The Spirit's Work

Mr. Yeh notes that "Pentecostalism is the fastest-growing segment of Christianity in the non-Western world today for a good reason; perhaps we in the West can teach the rest of the world about Christology; but the rest of the world can teach us about Pneumatology."  Western Christians need to learn more about the Spirit's role in their daily lives.  I would say also that western Christians would be better served if they were more trinitarian all together.  So much Christianity in the west (and other places mind you) is so non-trinitarian in its orientation that I wonder how some truly call themselves Christian; to be Christian is to follow a triune God.

 

The non-western world probably could teach us a thing or two about pneumatology but we should also learn from various places around the world about the abuses that come with pentecostalism.  The prosperity gospel seems to march hand in hand with it as well as the deceivers who come in the name of prophecy, healing, and tongues.  I personally love the passion of the Africans when they worship; the dancing, the drums, the promenading, and the clapping are blessings to me.  But things can get quickly out of hand in cultures if emotionalism is given free reign.  That pentecostalism is blazing around the world does not make all aspects of it right, nor does it mean that those cultures are necessarily embracing a proper biblical understanding of pneumatology.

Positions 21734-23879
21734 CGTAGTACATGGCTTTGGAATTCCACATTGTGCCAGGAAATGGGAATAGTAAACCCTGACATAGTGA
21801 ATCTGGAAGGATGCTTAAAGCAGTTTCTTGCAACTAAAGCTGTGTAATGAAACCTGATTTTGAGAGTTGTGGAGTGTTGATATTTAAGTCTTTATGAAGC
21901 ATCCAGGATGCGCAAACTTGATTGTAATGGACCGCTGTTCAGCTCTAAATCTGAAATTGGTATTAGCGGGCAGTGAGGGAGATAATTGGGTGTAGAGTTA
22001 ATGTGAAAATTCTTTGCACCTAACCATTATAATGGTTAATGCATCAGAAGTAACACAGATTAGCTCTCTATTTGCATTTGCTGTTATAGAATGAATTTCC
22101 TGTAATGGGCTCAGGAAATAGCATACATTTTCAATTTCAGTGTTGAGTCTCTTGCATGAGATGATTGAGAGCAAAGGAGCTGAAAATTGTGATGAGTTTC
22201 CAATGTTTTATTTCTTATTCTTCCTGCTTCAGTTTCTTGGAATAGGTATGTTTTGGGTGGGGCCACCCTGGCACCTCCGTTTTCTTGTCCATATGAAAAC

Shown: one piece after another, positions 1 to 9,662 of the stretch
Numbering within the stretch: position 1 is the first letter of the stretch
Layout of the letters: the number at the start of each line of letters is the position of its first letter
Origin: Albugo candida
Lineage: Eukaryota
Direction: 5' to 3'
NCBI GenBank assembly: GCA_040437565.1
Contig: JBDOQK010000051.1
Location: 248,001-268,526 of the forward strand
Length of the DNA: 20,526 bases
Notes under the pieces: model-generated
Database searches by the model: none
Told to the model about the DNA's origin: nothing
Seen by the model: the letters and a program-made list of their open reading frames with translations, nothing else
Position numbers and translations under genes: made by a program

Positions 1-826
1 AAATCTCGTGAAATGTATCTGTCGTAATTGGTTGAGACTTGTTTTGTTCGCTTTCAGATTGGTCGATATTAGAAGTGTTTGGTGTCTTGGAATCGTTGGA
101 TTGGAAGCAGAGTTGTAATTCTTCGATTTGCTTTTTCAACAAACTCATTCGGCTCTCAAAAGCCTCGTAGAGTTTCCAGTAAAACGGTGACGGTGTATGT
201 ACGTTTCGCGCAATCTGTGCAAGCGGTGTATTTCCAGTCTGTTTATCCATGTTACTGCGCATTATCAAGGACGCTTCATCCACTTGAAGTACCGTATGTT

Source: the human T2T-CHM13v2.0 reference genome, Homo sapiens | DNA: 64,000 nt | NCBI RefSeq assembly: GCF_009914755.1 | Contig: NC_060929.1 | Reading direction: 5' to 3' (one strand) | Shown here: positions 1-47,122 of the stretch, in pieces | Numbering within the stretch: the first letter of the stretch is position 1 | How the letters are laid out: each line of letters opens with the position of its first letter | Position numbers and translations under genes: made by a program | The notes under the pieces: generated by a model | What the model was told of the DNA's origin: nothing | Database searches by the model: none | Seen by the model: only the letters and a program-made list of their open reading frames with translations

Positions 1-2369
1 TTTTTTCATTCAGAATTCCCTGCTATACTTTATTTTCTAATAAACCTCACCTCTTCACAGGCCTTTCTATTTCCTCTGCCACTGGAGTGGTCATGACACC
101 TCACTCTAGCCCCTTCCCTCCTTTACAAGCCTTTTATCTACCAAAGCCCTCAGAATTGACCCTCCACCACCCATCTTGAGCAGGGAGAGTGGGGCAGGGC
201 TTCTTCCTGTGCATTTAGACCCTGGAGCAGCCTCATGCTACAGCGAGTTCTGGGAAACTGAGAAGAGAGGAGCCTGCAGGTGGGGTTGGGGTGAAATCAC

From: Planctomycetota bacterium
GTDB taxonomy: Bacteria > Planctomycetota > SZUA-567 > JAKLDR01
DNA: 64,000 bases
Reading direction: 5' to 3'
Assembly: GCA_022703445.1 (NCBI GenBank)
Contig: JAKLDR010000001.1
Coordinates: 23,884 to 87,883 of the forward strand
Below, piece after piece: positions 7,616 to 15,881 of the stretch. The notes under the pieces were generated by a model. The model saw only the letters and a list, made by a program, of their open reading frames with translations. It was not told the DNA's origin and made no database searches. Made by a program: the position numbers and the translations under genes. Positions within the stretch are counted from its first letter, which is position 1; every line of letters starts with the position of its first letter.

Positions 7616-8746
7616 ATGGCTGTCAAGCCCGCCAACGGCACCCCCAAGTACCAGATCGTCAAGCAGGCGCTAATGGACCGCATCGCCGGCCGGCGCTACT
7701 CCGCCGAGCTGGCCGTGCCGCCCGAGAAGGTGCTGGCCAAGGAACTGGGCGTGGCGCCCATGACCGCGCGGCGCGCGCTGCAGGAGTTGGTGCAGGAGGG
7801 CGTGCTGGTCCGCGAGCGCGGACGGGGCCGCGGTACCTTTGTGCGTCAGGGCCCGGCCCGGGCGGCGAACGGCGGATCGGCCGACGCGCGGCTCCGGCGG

Yeh says "...Culture...gives us instruments which help us see our Lord better....  Culture is needed to more fully see this infinite God who we worship.... Together, all our contributions make up a fabulous cornucopia of stories, images, and theologies....  This is why we all need each other, and why culture helps rather than hinders!"  At times culture is a helpful instrument and at other times an obstacle that obscures our view.  Jesus rejected negative parts of the culture of the scribes and Pharisees (Mt 23:1-36) and his condemnation would seem applicable to aspects of modern cultures (western and non-western).  In the Bible, culture helps (Acts 17:23) and hinders (Acts 10:25-26 & 14:11, 15).  That many Asians believe in some sort of God helps in the evangelism process, but that many Asians identify themselves with venerating (worshipping) their ancestors hinders the process.  That most any African believes in a supreme God helps to start spiritual conversations, but that many also believe in a group of intermediate divinities (more personal spirits to interact with humans) hinders true faith in Christ.  That many Americans are spiritually minded helps start discussions on the gospel, but that their lives are inundated by materialism and pluralism hinders them from bowing to Jesus as the only way to peace with God.

 

Do not hear me disagreeing with Yeh at the importance of needing each other and differing cultures.  I believe we do.  I daily have to live cross-culturally as an overseas worker, but I am modifying what he is saying and casting a little doubt on becoming too captivated with any one kind of theology or any one kind of methodology that too readily embraces culture as good.

 

Worldviews and Depravity